This Court has also made similar rulings. In Calhoun v. Kentucky-West Virginia Gas Co., 6 Cir., 166 F.2d 530, we pointed out that jurisdiction must be distinguished from the merits and that unless the claim set forth in the pleading involving the necessary jurisdictional amount if plainly unsubstantial, either because obviously without merit or because its unsoundness results so clearly from court decisions as to leave no room for the inference that the questions sought to be raised can be the subject of controversy, a case is presented within the federal jurisdiction, regardless of the fact that a final judgment on the merits fails to establish the necessary jurisdictional amount. We reversed the ruling of the lower court which dismissed the action for lack of jurisdiction, pointing out that under the state law, it was not apparent to a legal certainty that the plaintiff would not be able to recover the amount claimed, in that even a superficial examination of the applicable Kentucky law disclosed that there was a real legal controversy with respect to the amount of damages recoverable. We ruled later to the same effect in Scottish Union & Nat. Ins. Co. v. Bejcy, 6 Cir., 201 F.2d 163, 37 A.L.R.2d 534, in which jurisdiction by reason of the necessary amount in controversy depended upon the ruling on an unsettled question of state law which we would ultimately give in deciding the case upon its merits.
The rule was approved and followed in Board of Commissioners v. Vandriss, 8 Cir., 115 F. 866, 872, where a portion of the claim, necessary to bring the amount involved up to the required amount, was not enforceable because of the bar of the statute of limitations. In Harris v. Illinois Central R. Co., 5 Cir., 220 F.2d 734, 736, the Court said, 'A valid defense in diminution of the amount claimed does not necessarily diminish the amount that is or may be claimed in good faith by the plaintiff.' Other cases also stating the rule are McDonald v. Patton, 4 Cir., 240 F.2d 424; Burks v. Texas Co., 5 Cir., 211 F.2d 443, 445, 47 A.L.R.2d 646; Wyoming Ry. Co. v. Herrington, 10 Cir., 163 F.2d 1004, 1006; American R. Co. of Porto Rico v. South Porto Rico Sugar Co., 1 Cir., 293 F. 670, 673-674; Sullivan v. Farmers Bank & Trust Co., D.C.E.D.Ky., 145 F.Supp. 702, 705.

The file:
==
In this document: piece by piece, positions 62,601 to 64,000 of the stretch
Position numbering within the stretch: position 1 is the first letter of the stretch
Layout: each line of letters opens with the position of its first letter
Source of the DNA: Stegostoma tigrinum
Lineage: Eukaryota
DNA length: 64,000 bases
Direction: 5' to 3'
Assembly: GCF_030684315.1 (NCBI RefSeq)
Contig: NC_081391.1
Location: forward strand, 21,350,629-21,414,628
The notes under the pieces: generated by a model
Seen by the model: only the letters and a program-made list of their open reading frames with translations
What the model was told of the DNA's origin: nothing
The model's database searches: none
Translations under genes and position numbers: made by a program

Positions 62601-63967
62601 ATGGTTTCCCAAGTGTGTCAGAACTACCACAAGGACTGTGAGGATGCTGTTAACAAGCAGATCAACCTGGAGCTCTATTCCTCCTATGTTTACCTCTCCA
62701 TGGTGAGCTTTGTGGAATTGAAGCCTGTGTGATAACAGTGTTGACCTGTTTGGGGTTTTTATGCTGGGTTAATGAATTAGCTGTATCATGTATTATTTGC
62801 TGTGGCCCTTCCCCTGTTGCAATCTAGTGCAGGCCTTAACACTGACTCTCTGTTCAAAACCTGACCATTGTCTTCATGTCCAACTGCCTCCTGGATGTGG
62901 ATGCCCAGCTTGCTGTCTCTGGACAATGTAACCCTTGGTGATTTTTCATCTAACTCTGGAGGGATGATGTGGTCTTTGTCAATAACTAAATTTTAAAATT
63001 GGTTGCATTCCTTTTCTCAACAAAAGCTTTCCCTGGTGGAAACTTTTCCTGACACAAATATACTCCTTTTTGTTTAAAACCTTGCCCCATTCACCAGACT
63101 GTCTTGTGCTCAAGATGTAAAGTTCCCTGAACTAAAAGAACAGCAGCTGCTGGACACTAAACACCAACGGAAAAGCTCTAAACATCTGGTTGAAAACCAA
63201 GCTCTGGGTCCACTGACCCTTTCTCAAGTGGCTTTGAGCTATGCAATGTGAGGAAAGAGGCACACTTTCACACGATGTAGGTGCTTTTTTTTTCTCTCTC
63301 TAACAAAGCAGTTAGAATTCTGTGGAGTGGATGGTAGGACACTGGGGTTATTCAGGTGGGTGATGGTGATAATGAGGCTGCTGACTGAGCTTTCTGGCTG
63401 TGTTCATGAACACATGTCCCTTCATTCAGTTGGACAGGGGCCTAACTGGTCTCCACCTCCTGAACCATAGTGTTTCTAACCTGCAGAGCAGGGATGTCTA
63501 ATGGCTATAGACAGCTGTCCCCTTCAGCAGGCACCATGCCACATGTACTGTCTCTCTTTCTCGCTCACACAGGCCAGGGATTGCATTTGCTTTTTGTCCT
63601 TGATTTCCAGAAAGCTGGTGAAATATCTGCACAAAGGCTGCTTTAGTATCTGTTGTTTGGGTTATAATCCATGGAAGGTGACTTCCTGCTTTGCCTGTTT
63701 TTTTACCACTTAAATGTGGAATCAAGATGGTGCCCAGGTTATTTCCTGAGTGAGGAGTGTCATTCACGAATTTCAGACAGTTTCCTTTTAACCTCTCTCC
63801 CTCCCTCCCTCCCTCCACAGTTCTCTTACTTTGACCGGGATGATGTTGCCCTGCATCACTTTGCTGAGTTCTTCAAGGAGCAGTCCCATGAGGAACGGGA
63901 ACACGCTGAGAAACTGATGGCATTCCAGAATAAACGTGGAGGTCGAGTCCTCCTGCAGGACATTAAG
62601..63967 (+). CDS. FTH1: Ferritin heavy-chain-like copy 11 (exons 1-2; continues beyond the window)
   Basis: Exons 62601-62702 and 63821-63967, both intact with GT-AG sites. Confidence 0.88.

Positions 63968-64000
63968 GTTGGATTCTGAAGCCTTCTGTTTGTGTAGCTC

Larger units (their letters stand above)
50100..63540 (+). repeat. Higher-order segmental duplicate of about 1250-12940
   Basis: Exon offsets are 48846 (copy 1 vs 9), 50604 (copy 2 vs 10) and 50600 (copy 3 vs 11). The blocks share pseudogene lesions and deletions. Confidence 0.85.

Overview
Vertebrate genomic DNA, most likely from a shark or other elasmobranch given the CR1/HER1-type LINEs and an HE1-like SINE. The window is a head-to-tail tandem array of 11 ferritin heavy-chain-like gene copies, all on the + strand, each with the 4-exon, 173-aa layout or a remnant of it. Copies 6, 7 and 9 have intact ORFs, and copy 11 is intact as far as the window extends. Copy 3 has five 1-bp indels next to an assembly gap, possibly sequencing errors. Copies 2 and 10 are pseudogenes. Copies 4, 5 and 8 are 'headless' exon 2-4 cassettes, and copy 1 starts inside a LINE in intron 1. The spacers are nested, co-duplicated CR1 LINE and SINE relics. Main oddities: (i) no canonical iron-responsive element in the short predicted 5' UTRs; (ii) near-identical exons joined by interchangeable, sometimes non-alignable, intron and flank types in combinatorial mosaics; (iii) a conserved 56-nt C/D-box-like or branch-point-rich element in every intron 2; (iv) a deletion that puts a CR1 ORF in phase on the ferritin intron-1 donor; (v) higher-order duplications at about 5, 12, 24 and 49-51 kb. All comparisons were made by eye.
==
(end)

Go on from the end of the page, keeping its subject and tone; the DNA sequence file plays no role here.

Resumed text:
Such a rule does not contravene another well settled rule that the court has the power to determine in every case whether the prerequisites to jurisdiction in fact exist and that such jurisdictional issues are properly triable to the court prior to a trial on the merits. Rule 12(b) and (d), Rules of Civil Procedure, 28 U.S.C.A. The manner in which such a determination should be made is left to the trial court. Gibbs v. Buck, 307 U.S. 66, 76, 59 S.Ct. 725, 83 L.Ed. 1111. The court may inquire by affidavits or otherwise into the facts as they exist. It is not, however, a hearing upon the merits. Land v. Dollar, 330 U.S. 731, 735, note 4, 67 S.Ct. 1009, .1 L.Ed. 1209. For a thorough discussion and analysis of this rule, see Williams v. Minnesota Mining & Manufacturing Co., 14 F.R.D. 1, with opinion by Judge Mathes of the Southern District of California, who is sitting by designation as a member of the Court presently considering this case. As pointed out in that opinion, such hearings usually involve factual issues pertaining only to the question of jurisdiction, not including factual issues which would be decisive of the merits of the plaintiff's claim. Where the jurisdictional issue as to amount in controversy can not be decided without the ruling constituting at the same time a ruling on the merit of the case, the case should be heard and determined on its merits through regular trial procedure. Land v. Dollar, supra, 330 U.S. 731, 735, 67 S.Ct. 1009, 1011. If the rule were otherwise, the merits of a controversy could be summarily decided, partly on affidavits without the right of cross-examination, under the guise of determining the jurisdictional issue as to the amount in controversy. Smithers v. Smith, supra, 204 U.S. 632, 645, 27 S.Ct. 297, 300.